As much as people like that want to say they’re being so subversive and in a sense, subversive being “very open-minded to a lot of different things,” they would always dismiss that music. They’d say, “Oh, this belongs on the radio… this belongs… this place, or this place,” I was like, well… I’m making what I consider pop music even though it has elements of noise— all these other experimental elements— I’m trying to convey that, in a sense. But nobody really understood it. So I had to really break off from that, and that’s why I started Zoom Lens, and started releasing my own music by myself and just trying to branch out and meet other people.
R Le: So it sounds like pop music is really important. Can you talk a little bit about that?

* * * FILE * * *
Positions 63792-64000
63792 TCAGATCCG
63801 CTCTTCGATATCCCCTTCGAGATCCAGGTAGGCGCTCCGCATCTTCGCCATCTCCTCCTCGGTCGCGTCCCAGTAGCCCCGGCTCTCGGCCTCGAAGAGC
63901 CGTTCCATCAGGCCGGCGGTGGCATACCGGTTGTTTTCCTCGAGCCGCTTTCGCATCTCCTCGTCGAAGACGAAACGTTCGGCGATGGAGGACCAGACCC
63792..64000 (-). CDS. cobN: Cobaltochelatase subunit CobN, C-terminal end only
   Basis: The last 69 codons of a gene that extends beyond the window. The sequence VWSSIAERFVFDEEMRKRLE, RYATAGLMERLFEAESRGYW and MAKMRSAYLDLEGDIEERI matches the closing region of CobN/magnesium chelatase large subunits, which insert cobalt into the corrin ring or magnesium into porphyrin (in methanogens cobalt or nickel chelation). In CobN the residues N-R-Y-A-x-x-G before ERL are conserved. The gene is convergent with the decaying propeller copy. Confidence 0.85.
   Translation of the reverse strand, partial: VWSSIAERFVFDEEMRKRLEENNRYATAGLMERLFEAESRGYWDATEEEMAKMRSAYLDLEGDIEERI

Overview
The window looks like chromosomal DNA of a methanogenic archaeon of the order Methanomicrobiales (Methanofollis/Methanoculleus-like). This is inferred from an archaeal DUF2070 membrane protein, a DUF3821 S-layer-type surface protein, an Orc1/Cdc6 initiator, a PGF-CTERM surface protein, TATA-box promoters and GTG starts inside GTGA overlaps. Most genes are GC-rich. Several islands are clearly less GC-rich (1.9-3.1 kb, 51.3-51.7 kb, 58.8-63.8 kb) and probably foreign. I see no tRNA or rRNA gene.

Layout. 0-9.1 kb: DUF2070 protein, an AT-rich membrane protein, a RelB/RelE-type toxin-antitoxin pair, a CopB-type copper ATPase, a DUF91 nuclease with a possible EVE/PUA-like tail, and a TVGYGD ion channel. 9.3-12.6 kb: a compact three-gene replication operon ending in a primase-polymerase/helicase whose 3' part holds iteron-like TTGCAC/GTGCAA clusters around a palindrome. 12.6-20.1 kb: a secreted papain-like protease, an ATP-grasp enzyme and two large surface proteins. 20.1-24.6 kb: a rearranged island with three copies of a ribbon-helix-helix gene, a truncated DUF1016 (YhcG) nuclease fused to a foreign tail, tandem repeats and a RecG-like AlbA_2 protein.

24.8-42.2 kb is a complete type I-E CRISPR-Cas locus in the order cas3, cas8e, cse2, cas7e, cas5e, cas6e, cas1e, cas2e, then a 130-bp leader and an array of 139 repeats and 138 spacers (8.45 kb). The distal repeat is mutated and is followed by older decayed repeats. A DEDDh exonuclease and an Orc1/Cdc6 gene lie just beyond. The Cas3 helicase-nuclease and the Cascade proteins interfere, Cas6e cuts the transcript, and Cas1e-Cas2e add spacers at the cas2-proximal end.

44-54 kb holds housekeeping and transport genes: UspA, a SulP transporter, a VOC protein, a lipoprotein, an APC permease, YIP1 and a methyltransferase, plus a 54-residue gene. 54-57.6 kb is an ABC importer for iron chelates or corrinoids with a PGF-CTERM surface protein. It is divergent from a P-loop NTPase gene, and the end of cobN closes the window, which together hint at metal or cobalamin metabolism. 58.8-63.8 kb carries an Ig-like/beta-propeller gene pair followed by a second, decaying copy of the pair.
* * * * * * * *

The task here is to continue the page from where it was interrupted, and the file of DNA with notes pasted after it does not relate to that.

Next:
Meishi Smile: I guess the word “pop” is very general. I consider it as something— as I mentioned— something that is trying to reach the greatest general capacity of people. I think my music is pop because I’m trying to convey something that relates to the people that are going through similar things I am. And the reason I started to say Meishi is a pop project was really inspired by Japanese pop music. When I first heard Perfume, and groups like that like Saori@Destiny, Aira Mitsuki… Those groups have this really contrasting sense of melancholy to them, and it really related to my sort of, ongoing depression and mental health. It was really strange to see the sadness in it, but also see how happy it is, and I think that speaks on the ups and downs of emotions that I have and that I’ve seen in others as well. And so that’s why I think I like to call it pop music because it’s about disparity and it’s about contrasting feelings, something that’s never really set in stone. Pop music is always changing, it’s always— you can interpret this as you want— borrowing from subcultures. But sometimes, it will become something bigger and actually realize and speak on something like that. Movements like grunge and whatnot, you still have people who came from those backgrounds, and they know what they’re talking about. But they just happened to be in the right place at the right time, and it spoke to a lot of these people who didn’t really listen to it. I hope that’s what Meishi can do. I want to push in that direction.